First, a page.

Kieran Moorhead – 23 October 2018
In the wake recent events and increased attention of ‘being sectioned’ we have put together a bit of information to hopefully dispel some myths and create more thoughtful conversations around mental health.
To be ‘sectioned’ is a colloquial way of referring to someone being assessed (and potentially treated) under the Mental Health (Compulsory Assessment and Treatment) Act. Most western countries around the world, including New Zealand, have adopted forms of legislation that set out rules and guidelines for people to receive compulsory community-based (and occasionally inpatient based) mental health treatment. This treatment is generally in the form of a medication regime and case-management care comprised of health professionals and a responsible clinician (usually a psychiatrist).
The criteria for being assessed under the Mental Health Act is surprisingly simple. It only requires that the person be ‘mentally disordered’ enough to warrant someone seeking out support from the local district health board and the person responsible for all mental health treatment orders in the region, also called the Director of Area Mental Health Services.
‘Mentally disordered’ is the language used by the Act, and the legislation defines a mental disorder as follows:
mental disorder, in relation to any person, means an abnormal state of mind (whether of a continuous or an intermittent nature), characterised by delusions, or by disorders of mood or perception or volition or cognition, of such a degree that it—
(a) poses a serious danger to the health or safety of that person or of others; or
(b) seriously diminishes the capacity of that person to take care of himself or herself;
A lot of people begin the assessment process after involvement with police. This is because police are increasingly dealing with high numbers of mental health related callouts and are encountering people in high distress with complex life events occurring. This fact has not escaped the attention of health services who are trying to meet this crisis demand by triaging people to mental health care before police can be involved (through 111 call operators deferring people from police), and by having mental health training and potentially mental health staff available for police (though this is still a work in progress).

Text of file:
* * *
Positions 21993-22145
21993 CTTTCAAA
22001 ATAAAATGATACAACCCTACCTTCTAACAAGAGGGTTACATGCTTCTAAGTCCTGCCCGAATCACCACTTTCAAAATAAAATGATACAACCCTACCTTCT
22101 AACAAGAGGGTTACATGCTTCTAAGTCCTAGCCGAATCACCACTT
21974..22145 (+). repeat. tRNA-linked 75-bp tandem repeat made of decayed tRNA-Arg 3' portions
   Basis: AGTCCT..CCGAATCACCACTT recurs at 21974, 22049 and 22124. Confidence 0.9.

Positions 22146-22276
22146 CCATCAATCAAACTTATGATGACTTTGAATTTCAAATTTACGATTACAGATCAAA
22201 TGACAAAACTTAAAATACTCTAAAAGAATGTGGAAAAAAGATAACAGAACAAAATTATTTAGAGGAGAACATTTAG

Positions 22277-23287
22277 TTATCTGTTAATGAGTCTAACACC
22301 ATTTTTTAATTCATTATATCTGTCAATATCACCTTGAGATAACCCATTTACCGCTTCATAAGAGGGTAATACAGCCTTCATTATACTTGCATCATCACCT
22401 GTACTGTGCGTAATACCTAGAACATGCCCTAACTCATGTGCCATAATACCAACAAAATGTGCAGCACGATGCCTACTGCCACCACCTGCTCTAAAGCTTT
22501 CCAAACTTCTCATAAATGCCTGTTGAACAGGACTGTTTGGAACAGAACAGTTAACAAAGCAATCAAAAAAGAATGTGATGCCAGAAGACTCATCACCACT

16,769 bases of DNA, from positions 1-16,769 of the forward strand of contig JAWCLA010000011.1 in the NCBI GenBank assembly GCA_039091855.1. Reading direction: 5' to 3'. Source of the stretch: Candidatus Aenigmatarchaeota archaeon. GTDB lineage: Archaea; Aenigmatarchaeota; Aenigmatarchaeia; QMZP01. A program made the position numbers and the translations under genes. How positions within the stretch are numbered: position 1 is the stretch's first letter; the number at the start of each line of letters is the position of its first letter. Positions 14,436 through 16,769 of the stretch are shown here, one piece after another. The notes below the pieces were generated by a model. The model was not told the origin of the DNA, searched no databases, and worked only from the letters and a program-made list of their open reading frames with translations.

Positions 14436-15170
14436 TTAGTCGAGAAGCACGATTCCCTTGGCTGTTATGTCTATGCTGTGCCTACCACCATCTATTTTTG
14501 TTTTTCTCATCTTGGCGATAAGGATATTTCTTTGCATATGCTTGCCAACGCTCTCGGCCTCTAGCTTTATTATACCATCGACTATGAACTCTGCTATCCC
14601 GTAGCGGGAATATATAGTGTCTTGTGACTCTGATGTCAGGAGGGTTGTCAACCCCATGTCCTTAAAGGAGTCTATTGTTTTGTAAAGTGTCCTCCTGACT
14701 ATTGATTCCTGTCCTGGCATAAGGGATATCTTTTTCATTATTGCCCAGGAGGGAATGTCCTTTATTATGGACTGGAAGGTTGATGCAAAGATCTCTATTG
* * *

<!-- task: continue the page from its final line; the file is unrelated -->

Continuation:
A person is always assessed by a responsible clinician (usually a psychiatrist working with the hospital), but it can also be another senior medical professional.
Once a person has been assessed it is up to the medical professional’s judgement as to whether they need to request a hearing for a compulsory treatment order. This hearing takes place in a court style set up in front of a judge, and is not usually in a courtroom but often in the hospital or even in someone’s own home depending on their social circumstances.
There are numerous legal and whānau supports available to a person who is undergoing the compulsory treatment order process. Including being granted a lawyer, having cultural considerations taken into account, and being given opportunities for appealing to a mental health review tribunal. You can read more about the process and rights here.
In 2016 in New Zealand 5,163 people were compulsory assessed or treated under the Act. 169,454 people (or 3.6% of the population) used specialist mental health services. And 6% of people using specialist mental health services were under compulsory treatment orders.
The effectiveness of compulsory mental health treatment is hotly debated with research suggesting that compulsory treatment orders may not actually improve outcomes for people, and there are concerns over the number of people and time spent on treatment orders increasing.
Other criticisms of compulsory treatment orders are:
- Māori are 3.5 times more likely to be subject to community treatment order.
- Compulsory treatment can become indefinite.
- Community treatment orders often have no clear records, with some people being on orders for over 20 years.
Despite the clear issues with compulsory treatment orders there are some positive aspects that do work well for people.
They do effectively mandate district health boards to provide people with support, and more often than not the support is comprehensive and of value to the person.
They also provide the person and whānau validation that their issues are serious and legitimate enough to warrant free mental health support. Due to how NZ’s mental health system is structured, being on a compulsory treatment order enables greater access to numerous government and non-government mental health and wellbeing services.
Current leaders in mental health including experts in mental health law, advocates, and those with lived experience of being under the Act believe that it is coercive and stigmatising. It gives medical professionals too much power over vulnerable people and perpetuates language and ideas that are discriminatory – that people are ‘dangerous’ and ‘lack insight’ into their own health needs.
For more detailed information about the Mental Health Act and the use of it in NZ you can read the Director of Mental Health’s Annual Report